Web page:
LinkedIn emplea cookies para mejorar la funcionalidad y el rendimiento de nuestro sitio web, así como para ofrecer publicidad relevante. Si continúas navegando por ese sitio web, aceptas el uso de cookies. Consulta nuestras Condiciones de uso y nuestra Política de privacidad para más información.
LinkedIn emplea cookies para mejorar la funcionalidad y el rendimiento de nuestro sitio web, así como para ofrecer publicidad relevante. Si continúas navegando por ese sitio web, aceptas el uso de cookies. Consulta nuestra Política de privacidad y nuestras Condiciones de uso para más información.
• To maintain normal brain function, the neural
environment must be preserved within a narrow
• This requires a tight regulation of transportation of
cells, molecules and ions between the blood and
• Such tight regulation is maintained by a unique
anatomical and physiological barrier, formed
collectively in the central nervous system (CNS).
• The Neuro-Vascular Unit:
• The term blood–brain-barrier has a long history, but it
does not adequately encompass the wide range of
morphological features and functional characteristics.
• For this reason the term “neuro vascular unit”
(Neuwelt,2004) is being increasingly used.
• It comprises: pb Gate
– Endothelial cells,
– Astrocytes, and
– Basement membrane
– Tight junction
• Three barrier layers contribute to the separation of
the blood and neural tissues:
• (1) a highly specialized endothelial cells (EC) layer
comprising the blood-brain barrier (BBB) and
partitioning the blood and brain interstitial fluid,
• (2) The blood-CSF barrier (BCSFB) with the choroid
plexus epithelium which secretes the specialized
cerebral spinal fluid (CSF), and
• (3) The arachnoid epithelium separating the blood
from the subarachnoid CSF.
• The BBB components include: pb gate
• Endothelial cell layer
• Basement membrane
• The endothelium is surrounded by :
–Astroglial foot processes
Adjoined by tight cell-to-cell
junction proteins and pinocytic
Form an additional
continuous stratum that
separates blood vessels from
• Endothelial Cell layer lining brain capillaries, exhibits a
greater number and volume of mitochondria, augmenting
the selective molecular permeability of the BBB.
• The basement membrane encompasses pericytes and
endothelial cells and is closely adjacent to the plasma
membranes of astrocyte end-feet, enclosing the cerebral
• Transmembrane proteins (junctional adhesion molecule-1,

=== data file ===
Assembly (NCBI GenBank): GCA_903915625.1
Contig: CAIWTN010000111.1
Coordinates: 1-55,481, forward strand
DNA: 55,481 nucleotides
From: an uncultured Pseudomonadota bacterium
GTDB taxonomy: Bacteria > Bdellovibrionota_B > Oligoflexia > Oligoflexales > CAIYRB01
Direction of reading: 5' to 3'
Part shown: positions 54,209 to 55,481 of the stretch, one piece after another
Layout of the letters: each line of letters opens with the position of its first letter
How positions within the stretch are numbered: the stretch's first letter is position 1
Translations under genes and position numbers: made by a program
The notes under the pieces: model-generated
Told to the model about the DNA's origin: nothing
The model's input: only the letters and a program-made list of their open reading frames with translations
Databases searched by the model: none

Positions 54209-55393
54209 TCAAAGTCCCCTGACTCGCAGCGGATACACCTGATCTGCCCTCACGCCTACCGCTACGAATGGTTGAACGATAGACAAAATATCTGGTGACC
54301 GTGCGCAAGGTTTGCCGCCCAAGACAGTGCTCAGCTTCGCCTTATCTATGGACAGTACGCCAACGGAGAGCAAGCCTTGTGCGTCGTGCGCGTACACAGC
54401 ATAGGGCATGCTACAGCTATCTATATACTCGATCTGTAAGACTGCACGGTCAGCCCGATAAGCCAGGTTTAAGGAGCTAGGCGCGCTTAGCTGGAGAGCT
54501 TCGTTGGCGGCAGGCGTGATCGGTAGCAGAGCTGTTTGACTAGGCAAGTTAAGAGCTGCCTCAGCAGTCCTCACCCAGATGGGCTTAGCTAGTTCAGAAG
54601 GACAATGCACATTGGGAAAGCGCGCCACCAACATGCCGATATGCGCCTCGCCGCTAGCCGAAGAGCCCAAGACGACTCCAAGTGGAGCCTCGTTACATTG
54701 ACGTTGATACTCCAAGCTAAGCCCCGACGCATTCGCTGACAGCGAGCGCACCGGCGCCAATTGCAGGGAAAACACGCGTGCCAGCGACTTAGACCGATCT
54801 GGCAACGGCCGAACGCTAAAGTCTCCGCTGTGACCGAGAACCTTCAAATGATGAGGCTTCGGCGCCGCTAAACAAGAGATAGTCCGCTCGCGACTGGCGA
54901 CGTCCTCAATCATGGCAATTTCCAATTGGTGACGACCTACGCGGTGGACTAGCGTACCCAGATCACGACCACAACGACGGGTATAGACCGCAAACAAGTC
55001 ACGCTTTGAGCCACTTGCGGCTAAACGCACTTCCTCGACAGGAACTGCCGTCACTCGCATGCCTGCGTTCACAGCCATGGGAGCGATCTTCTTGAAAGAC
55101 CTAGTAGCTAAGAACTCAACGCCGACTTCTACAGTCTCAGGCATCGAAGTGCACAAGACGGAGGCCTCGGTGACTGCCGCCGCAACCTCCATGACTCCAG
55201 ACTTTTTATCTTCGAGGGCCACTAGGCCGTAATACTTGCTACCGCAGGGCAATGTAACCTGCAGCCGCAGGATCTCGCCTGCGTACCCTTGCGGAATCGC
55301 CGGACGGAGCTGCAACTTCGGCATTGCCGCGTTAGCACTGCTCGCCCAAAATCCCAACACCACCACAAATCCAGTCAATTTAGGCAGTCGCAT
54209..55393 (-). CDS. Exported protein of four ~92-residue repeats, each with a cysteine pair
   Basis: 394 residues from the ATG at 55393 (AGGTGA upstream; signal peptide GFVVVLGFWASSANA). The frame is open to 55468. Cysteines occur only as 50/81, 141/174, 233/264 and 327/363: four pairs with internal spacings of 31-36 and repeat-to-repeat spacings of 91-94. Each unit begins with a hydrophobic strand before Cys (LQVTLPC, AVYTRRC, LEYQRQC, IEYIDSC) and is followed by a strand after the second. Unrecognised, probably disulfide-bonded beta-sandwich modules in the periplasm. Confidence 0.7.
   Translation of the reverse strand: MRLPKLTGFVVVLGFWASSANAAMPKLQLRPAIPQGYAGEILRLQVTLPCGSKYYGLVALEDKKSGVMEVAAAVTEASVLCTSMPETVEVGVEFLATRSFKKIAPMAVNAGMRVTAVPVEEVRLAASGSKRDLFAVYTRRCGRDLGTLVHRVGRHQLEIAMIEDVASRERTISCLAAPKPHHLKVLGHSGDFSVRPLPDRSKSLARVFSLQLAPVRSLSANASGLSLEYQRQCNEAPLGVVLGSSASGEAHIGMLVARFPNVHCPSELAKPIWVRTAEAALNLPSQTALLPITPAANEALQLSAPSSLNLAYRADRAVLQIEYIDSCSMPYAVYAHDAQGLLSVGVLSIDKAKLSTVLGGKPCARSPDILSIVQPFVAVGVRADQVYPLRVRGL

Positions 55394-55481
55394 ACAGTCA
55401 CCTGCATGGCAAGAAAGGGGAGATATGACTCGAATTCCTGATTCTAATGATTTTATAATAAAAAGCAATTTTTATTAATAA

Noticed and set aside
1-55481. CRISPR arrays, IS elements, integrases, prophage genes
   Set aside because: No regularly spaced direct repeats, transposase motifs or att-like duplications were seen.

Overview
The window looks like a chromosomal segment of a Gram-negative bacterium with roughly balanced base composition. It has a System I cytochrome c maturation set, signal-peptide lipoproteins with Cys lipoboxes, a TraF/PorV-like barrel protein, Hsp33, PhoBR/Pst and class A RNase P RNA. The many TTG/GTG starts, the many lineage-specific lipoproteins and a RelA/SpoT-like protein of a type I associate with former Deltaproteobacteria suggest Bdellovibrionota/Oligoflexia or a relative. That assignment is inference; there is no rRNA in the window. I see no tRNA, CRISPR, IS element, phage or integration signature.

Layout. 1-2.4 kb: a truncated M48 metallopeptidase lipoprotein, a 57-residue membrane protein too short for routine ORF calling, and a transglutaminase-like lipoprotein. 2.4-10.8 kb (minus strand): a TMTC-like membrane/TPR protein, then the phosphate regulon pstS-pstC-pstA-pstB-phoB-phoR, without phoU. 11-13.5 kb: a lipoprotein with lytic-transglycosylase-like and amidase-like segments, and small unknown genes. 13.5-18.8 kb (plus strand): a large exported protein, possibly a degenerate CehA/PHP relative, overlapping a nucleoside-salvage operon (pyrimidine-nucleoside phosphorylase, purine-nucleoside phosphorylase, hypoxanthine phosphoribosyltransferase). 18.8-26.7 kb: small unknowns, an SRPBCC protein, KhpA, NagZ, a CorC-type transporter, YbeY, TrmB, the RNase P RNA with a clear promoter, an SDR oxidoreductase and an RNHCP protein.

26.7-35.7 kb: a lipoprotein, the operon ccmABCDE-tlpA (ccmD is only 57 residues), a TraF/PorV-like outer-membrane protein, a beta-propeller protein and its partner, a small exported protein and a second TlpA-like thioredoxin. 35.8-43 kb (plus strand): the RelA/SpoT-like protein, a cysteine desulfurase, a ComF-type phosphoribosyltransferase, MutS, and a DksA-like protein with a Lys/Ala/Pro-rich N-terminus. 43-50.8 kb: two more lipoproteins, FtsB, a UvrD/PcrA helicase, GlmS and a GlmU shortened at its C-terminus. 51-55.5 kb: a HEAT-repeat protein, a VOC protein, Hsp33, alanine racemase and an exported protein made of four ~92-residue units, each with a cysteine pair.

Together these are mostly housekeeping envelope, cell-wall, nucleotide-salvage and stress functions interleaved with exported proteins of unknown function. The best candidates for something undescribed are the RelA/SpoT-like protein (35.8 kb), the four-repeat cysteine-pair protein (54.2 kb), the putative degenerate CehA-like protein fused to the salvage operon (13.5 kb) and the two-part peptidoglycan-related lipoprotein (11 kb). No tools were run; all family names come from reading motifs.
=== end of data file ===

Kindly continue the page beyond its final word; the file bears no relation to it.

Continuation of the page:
occludin, and claudins 1/3, 5, and possibly 12) and
Cytoplasmic accessory proteins (zonula occludens-1 and -2,
cingulin, AF-6, and 7H6) establish the tight junctions
between adjacent endothelial cells.
• Junctional adhesion molecules maintain tight junction
• Claudins facilitate tight barrier capabilities,
• Occludins and Zonula occludens-1 regulate targeted
• Pericytes are enveloping brain microvessels and capillaries
and are found in close proximity to astrocytes and neurons.
• Pericytes play a critical role in the formation and
maturation of the BBB.
• Pericytes control cerebral blood flow by regulation of
capillary diameter through actin fibers in the pericytic cell
• Astrocytes interact with pericytes and microvascular
endothelial cells by endfeet protrusions ensheathing
• Interactions may also exist with smooth muscle cells at
• Astrocytes play important roles in maintenance of BBB,
in homeostasis of extracellular concentration of
transmitters, metabolites, ions and water.
• Also serve as stem cells during development.
• Interaction between astrocytes and neurons determine
• An early feature of BBB development is the formation of
• In humans, a brain of a 14 week fetus express occludin and
claudin-5 in the capillary endothelium.
• Human post-mortem studies of perinatal deaths and
stillborn fetuses have demonstrated that a barrier to trypan
blue exist from at least the beginning of the second
• Culture studies suggest that astrocytes have a key role in
regulating the tightness of the BBB.
• BBB matures during fetal life & is well formed by birth.
• Each of the three main CNS interface layers:
– Choroid plexus epithelium and
– Epithelium of the arachnoid mater,
• Tight junctions between adjacent cells restrict diffusion of
polar solutes through intercellular cleft (paracellular
• The barriers are permeable to O2 and CO2 and other
gaseous molecules such as helium, xenon and many
• Lipid soluble substances can pass the barrier by diffusion.
• Principally, the BBB is also permeable to water, however
solute carriers on the apical and basal membranes together
with ectoenzymes and endoenzymes regulate small solute
entry and efflux.
functions as a physical,
transport, metabolic, and
• Transfer of some molecules is regulated by multidrug
transporters that can limit their concentrations within the
central nervous system.
– Water homeostasis.
– Aquaporin 1 (AQP1) detected on epithelial cells in the choroid
plexus whereas AQP4, AQP5 and AQP9 are localized on astrocytes
and ependymal cells.
• 1. Transport of glucose and amino acids:
• Endothelial cells of the brain microvasculature, astrocytes,
and the choroid plexus express the insulin independent
glucose transporter GLUT1.
• GLUT1 plays a vital role in brain glucose uptake and is highly
expressed in cells forming the blood-tissue barriers and in
• Another important aspect is brain protection against
neuroactive substances such as aspartate and glutamate.
• The BBB is largely impermeable to these amino acids.
• 2. Transport of macromolecules- Proteins and Peptides
• Most aminoacids are neutral and large, thus incapable of
passive diffusion to the brain.
• Endocytic vesicles account for the main delivery of large
molecular weight substances such as proteins and
peptides, through the BBB.
• Protein synthesis in the brain is dependent upon the supply
of essential amino acids.
• 3. Drug delivery
• Penetration of large molecules from the blood into the
brain is prevented by the BBB